GDPR Is Looming. Here’s Your To-Do List

By Ginger Conlon | 3.21.18

Many U.S. companies aren’t ready for the General Data Protection Regulation  (GDPR) to take effect on May 25.


In some cases, their executives think it doesn’t apply to their organization. In reality, “GDPR applies to any company that markets to consumers who are EU data subjects, despite where they currently reside,” says Susan Wiseman, SVP, general counsel, and corporate secretary, for Braze (formerly Appboy) , which has been on a two-year journey to be GDPR compliant and recently hosted an event to educate partners and clients on GDPR. “You may market to someone here [in the U.S.] who’s an EU data subject.”


In other cases, business leaders are mired in the processes associated with GDPR preparedness. “You have to take this in an organized fashion; you can’t do everything at once,” Wiseman advises. “The main focus of GDPR is giving data subjects control of their data. Everything should map to that.”


With GDPR looming, it’s essential to proceed quickly but cautiously forward and get your data and marketing houses in order. After all, the dangers of noncompliance are greater than just potential fines. Noncompliant businesses may lose partners and B2B customers who don’t want to risk their reputation and bottom line by working with companies that aren’t following the regulations set in GDPR. Noncompliant businesses may also lose B2C customers who lose trust in them.


What's a marketer to do


Lawyer up. In some organizations marketers are leading GDPR compliance efforts, but GDPR is a law, so it’s crucial to work with a lawyer, whether in-house or external, Wiseman advises. Although there’s plenty of counsel online, such as articles (like this one) and whitepapers, none should substitute for actual legal counsel and expertise. “This is such a particular area of law it’s important to work with someone who understands it in a deep way and can ‘predict’ what regulators might be looking for,” she says.


Build a team. Marketers can’t go it alone when it comes to GDPR compliance. Team leaders and other key stakeholders from all departments within an organization need to be involved because, as Wiseman points out, “You need a solution that works across the company.”


Think differently. GDPR compliance is driving fundamental shifts in “how marketers are able to approach their job…, in transparency, and in data management,” Wiseman notes. This means marketers need to rethink how they handle everything from retargeting to cross-selling and from driving opt-ins to simplifying opt-outs. Marketers also need to reconsider how they collect, use, and share customer data, including data onboarding and identity management.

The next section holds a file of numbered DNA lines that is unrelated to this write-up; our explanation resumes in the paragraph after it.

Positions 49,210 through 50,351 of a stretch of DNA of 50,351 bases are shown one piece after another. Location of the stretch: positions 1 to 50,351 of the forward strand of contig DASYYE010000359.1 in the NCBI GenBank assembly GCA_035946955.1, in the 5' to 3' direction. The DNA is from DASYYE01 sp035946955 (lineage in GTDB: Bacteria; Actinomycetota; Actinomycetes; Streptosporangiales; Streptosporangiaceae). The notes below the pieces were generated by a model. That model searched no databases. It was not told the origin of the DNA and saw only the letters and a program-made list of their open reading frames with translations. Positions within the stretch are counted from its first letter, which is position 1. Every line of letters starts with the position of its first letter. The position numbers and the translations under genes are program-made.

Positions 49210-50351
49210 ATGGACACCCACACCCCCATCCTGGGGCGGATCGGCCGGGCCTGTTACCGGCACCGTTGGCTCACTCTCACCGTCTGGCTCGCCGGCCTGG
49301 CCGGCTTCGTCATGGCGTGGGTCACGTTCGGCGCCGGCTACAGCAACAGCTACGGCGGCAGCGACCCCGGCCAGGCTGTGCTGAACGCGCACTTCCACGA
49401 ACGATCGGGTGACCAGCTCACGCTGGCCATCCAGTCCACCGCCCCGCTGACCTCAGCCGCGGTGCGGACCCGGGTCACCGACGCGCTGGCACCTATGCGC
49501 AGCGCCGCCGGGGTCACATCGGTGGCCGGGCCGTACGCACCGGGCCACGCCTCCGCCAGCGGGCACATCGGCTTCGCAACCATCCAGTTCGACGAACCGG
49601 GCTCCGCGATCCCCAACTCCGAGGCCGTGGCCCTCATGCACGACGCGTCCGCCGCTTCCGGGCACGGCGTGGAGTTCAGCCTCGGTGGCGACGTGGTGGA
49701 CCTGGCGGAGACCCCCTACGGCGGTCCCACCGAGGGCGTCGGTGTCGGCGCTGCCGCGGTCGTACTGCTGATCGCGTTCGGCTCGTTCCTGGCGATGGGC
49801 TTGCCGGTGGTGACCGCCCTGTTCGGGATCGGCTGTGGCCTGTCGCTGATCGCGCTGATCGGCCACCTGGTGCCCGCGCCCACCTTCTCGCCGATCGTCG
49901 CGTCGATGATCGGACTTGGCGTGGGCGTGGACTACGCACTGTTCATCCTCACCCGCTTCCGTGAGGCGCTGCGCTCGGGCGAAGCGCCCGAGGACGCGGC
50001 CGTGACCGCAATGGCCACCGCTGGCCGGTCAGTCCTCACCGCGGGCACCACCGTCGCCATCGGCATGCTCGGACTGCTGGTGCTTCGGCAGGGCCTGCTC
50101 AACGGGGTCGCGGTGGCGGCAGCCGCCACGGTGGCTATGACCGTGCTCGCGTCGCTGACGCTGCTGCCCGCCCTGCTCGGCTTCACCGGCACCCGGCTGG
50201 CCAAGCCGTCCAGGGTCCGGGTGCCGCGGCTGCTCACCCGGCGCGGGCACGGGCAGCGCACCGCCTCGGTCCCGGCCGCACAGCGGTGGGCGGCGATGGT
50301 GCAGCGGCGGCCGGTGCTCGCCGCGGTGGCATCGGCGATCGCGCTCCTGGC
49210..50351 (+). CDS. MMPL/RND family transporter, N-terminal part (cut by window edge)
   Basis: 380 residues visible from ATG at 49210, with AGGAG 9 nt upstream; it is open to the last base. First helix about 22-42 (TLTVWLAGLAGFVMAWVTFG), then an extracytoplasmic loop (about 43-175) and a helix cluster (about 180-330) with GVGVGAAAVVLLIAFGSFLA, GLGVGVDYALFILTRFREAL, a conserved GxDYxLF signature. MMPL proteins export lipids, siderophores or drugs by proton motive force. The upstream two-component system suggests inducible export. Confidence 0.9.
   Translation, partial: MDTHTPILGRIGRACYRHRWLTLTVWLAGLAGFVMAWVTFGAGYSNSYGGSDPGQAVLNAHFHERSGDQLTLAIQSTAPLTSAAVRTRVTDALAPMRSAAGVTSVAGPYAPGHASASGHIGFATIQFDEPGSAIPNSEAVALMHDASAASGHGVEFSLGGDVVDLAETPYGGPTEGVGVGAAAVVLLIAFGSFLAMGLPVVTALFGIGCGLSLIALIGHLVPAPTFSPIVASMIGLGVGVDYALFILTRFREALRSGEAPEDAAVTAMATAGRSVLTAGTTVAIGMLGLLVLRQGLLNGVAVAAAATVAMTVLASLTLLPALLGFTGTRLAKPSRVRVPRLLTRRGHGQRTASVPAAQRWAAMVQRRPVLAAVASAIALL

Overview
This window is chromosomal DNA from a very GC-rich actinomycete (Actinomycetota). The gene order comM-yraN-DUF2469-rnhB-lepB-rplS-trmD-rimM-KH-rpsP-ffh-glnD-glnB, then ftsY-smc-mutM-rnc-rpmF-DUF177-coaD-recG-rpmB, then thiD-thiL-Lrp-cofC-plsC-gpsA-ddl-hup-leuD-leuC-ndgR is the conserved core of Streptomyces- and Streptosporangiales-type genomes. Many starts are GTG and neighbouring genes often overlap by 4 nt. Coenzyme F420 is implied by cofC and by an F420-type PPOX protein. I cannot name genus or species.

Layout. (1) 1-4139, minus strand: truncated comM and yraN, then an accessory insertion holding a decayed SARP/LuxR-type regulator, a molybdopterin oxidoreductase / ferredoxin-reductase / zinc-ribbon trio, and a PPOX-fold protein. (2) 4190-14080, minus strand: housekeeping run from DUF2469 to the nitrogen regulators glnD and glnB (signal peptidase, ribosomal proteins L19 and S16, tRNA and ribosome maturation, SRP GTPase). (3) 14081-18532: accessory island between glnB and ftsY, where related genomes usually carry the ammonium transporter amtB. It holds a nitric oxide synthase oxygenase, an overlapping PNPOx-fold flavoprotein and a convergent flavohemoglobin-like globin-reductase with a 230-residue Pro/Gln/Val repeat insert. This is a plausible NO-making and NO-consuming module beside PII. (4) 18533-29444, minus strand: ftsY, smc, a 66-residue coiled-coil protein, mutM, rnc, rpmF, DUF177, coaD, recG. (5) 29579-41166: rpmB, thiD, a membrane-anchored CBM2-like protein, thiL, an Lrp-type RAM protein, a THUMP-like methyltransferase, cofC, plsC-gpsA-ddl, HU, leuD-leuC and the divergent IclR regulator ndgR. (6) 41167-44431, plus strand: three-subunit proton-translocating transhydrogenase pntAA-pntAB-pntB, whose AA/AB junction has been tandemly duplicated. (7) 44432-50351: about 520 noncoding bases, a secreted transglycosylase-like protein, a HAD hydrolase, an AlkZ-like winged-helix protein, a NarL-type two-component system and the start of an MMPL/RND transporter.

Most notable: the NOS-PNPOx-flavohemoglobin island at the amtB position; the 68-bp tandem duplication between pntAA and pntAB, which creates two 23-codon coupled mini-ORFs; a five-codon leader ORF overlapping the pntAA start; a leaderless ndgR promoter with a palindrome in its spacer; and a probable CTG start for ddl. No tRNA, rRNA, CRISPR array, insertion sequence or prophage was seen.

Know yourself. Marketers, and other business leaders, need to understand when their company is collecting and using data as a controller or as a processor, Wiseman points out. She cites as an example that Braze is a controller in terms
of internal data, such as employee information, and is a processor for its customers’ data.  


The reason this is so important? “The data controller is responsible for its third-party providers,” Mailjet head of legal and DPO Darine Fayed said during Braze’s GDPR Beyond Borders event. “We can’t just blindly subscribe to services online and use our customer data through them. We have to vet all partners.”


Map your data. The most difficult and time-consuming aspect of preparing for GDPR is data mapping. It’s also the most vital element of preparedness. Marketers should work with the rest of their company’s GDPR team to determine what data the company has, exactly; where it’s stored; what tools the company uses to collect, analyze, and share it; how the data is used; and who the company shares
it with.


“Taking that detailed inventory is a painful process,” Wiseman says, adding that in Braze’s case it was just the first step in mapping its data. “Then we had to determine not only how — in a practical and scalable way — we make sure we’re compliant with GDPR, but also how our customers can use our services in a compliant way.”


Get your digital house in order. Mapping data also should include tracking how customers’ online data travels. Fatemeh Khatibloo, a principal analyst at Forrester Research, recommends using tools such as Ghostery to track where a website is sending data, for example.


Partner up. GDPR isn’t just about what a company is doing with its data; it’s also about what that company’s partners are doing with data. Marketers need to understand, in detail, how their partners are using and managing data. “You have to show what you and your partners are doing with data,” Wiseman says. “It’s onerous but necessary.”